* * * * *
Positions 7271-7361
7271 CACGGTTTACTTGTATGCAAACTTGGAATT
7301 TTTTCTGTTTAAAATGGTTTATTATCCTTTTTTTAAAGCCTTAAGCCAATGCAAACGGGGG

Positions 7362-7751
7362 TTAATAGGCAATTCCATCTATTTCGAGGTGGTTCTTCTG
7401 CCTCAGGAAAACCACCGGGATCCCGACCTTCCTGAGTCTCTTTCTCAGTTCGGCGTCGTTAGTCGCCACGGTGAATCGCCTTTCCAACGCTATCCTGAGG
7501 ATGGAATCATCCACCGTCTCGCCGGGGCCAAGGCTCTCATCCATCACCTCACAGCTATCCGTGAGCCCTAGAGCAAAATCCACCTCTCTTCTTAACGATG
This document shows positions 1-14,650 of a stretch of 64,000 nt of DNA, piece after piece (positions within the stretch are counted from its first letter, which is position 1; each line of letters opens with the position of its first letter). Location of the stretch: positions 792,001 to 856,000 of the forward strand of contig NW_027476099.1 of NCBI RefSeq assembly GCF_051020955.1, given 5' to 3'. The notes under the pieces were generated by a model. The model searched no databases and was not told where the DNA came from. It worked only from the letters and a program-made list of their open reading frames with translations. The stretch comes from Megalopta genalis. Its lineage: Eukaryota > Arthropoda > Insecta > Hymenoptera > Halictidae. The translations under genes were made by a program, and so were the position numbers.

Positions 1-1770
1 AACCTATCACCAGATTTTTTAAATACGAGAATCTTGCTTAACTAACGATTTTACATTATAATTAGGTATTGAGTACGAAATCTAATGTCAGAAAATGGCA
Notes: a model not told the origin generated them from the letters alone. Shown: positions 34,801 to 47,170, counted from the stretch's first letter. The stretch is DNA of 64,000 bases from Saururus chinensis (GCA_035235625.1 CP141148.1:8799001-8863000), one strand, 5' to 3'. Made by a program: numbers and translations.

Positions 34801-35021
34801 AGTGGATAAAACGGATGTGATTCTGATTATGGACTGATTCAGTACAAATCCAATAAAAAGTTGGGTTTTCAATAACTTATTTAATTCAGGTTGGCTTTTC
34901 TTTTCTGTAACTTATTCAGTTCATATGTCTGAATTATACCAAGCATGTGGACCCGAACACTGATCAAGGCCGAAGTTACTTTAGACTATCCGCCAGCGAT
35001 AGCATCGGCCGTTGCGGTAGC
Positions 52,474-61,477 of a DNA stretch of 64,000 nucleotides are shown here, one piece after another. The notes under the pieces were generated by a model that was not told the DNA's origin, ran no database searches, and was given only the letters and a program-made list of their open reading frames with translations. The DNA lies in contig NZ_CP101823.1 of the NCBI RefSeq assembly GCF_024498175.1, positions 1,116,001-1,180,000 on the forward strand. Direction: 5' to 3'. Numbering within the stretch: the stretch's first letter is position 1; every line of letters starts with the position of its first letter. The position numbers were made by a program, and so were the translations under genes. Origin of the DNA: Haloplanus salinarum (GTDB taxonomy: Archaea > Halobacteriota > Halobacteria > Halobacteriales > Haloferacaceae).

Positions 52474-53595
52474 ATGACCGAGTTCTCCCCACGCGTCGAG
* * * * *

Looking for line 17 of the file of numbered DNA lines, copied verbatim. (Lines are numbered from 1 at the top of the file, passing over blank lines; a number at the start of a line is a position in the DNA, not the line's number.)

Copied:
Positions 52474-53595